Tag Archives: Modern Israel

“Promised Land: A Novel of Israel,” by Martin Fletcher

Thomas Dunne Books / St. Martin’s Press. 416 pages. Hardcover $28.99.

Martin Fletcher’s Promised Land is a literary triumph of near-contemporary historical fiction that is magnetic, surprising, and should be read and enjoyed for decades to come. The scope of the book runs from 1950, shortly after Israel’s establishment as a modern nation, to 1967, a time of its most severe testing.  

Fletcher deals in wars: the wars amongst the Jewish citizenly, the wars with Israel’s neighbors, and the wars within an extended family that contains Egyptian Jews exiled (fortunately) to the Jewish state.

And there is the aftermath of war, too, expressed through the sons of Holocaust victims, the elder of whom reached freedom in the United States before settling in Israel, and the younger son — emotionally wounded — who was incarcerated, tortured, and barely escaped with his life.

For all of its impression of compactness, Promised Land is a novel of generations, reminiscent of the Old Testament’s presentation of Jewish families to whom, as the story goes, the Creator conditionally gave the original promised land. What would seem more biblical than warring brothers?

When they were still children, Peter Berg was put on a train that took him west, the initial stage of a journey that led to safety with an American family. He grew up with their children. Arie, then called Aren, was somewhat later put on a train that took him, his parents, and his sisters to the concentration camps. Aren alone survived, but at great cost to his psyche.

Martin Fletcher – Credit Chelsea Dee

Miraculously, the brothers are reunited in 1947. Peter, who had been in the U.S. Army, is already a founding agent of the young CIA. Learning of his brother’s survival, he searches for him in Palestine. Aren Berg is now named Arie ben Nesher, and Peter Berg decides to become Peter Nesher, transferring his allegiance to the cause of Jewish nationhood.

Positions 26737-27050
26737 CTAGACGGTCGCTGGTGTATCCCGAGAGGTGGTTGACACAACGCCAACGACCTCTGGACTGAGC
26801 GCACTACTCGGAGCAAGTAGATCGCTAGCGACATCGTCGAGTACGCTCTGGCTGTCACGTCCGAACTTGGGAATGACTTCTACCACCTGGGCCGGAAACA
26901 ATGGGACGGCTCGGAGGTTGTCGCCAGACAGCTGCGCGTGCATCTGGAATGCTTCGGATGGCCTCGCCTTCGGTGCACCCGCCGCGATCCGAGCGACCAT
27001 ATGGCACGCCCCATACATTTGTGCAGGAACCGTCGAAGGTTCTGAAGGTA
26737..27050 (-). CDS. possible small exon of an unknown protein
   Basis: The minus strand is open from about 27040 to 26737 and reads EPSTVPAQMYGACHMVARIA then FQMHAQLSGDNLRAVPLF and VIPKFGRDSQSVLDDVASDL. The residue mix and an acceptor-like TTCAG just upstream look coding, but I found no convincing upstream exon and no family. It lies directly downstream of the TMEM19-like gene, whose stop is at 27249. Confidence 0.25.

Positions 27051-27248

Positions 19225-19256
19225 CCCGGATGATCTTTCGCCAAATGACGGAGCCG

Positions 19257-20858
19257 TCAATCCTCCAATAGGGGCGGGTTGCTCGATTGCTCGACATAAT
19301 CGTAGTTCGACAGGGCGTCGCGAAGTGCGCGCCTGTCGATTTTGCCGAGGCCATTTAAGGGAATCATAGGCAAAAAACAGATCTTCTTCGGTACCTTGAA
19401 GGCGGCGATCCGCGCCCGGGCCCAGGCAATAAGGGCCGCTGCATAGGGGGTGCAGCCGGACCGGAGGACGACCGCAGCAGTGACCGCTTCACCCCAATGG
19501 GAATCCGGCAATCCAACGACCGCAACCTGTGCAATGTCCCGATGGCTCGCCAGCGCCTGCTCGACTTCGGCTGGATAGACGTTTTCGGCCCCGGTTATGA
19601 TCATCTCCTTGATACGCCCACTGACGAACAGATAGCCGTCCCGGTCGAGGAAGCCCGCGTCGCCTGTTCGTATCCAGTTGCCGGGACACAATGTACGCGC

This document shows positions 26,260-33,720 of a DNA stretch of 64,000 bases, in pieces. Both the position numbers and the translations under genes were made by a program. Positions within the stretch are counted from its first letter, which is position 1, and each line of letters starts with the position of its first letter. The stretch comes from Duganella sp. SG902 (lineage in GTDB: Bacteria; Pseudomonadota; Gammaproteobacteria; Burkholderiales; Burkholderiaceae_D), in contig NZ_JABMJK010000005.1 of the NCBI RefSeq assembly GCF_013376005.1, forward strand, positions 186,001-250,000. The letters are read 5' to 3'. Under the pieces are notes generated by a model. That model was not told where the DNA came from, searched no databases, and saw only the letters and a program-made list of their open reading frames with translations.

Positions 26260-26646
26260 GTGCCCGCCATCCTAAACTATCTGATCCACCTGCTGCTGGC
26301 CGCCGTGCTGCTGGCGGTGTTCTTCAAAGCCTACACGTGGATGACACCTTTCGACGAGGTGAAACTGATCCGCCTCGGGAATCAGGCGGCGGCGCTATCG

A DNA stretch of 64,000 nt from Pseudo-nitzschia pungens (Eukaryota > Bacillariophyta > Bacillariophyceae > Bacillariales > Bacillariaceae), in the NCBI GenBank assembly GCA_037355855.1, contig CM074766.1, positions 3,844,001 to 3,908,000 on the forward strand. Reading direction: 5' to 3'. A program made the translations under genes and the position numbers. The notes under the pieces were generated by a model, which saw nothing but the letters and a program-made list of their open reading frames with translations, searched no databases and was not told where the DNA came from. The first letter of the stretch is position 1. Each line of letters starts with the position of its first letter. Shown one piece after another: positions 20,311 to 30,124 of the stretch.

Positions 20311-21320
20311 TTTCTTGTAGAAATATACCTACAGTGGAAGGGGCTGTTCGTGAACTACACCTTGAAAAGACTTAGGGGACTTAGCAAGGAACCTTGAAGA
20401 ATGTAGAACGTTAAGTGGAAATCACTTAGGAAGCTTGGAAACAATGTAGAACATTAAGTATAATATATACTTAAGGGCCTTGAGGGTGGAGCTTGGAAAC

Peter becomes a leader in matters of Israeli security, and Arie becomes a prominent entrepreneur who enjoys showing off his wealth. Along the way, another family enters their lives, a family of Jewish-Egyptian refugees whose glory is their beautiful, intelligent daughter Tamara.

The time markers move along: 1950, 1952, 1953, 1954, 1956, and so on into the 1960s, with the author carefully developing his characters and his portrait of the burgeoning Israeli nation, along with reminders of the constant menace of its nearby Arab-Islamic neighbors. . . .

To read the entire review, as it appears in the Washington Independent Review of Books, click here:  Promised Land.

Martin Fletcher appears on the January 9 program of the Greater Naples Jewish Book Festival. See GNJBF

 

 

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“Israel: A Concise History of a Nation Reborn,” by Daniel Gordis

  

Ecco, an imprint of HarperCollins. 576 pages. Hardcover $29.99.

Daniel Gordis’s new history of Israel should become a standard for years to come, perhaps even a classic. At 576 pages, Israel: A Concise History of a Nation Reborn can indeed be considered concise, as so much more could be and has been written about each era and associated issues addressed in the book. Clear, forceful, frank, and often inspiring, this mighty tome of both academic and personal writing explores the ups, downs, and turning points in a history that begins with Theodore Herzl’s vision and ends with tomorrow’s challenges.

Gordis

Gordis

Gordis is masterful at stepping into the personalities of the key thinkers and doers of the modern Jewish state. His portraits are alive, and his judgments are shrewd. He understands and conveys with authority the ways in which, for the most part, the right leaders arise to encounter the troubles of specific eras, such as Menachem Begin’s fruitful ascendency following a period of relative disgrace and invisibility. Quick to point out the flaws in his parade of Israel’s pre-state and later leaders, Gordis exposes how the times make the leader (and vice versa) with sensitivity and nuance.

As vigorously as he draws the pre-state decades of Zionist immigration, Gordis’s depictions of independent, modern Israel’s remarkable and even miraculous ability to absorb millions of émigrés are truly uplifting; the statistics are staggering, especially those examined from periods when Israel’s economy was relatively weak. Each of Israel’s major and minor wars receives its due in terms of its relative complexity and consequence. Perhaps the most intriguing chapter is “Six Days of War Change a Country Forever” about the 1967 war: the euphoria which followed Israel’s multilayered victory is palpable straight off the page. . . .

To read the entire Jewish Book Council review, click here: Israel: A Concise History of a Nation Reborn by Daniel Gordis |

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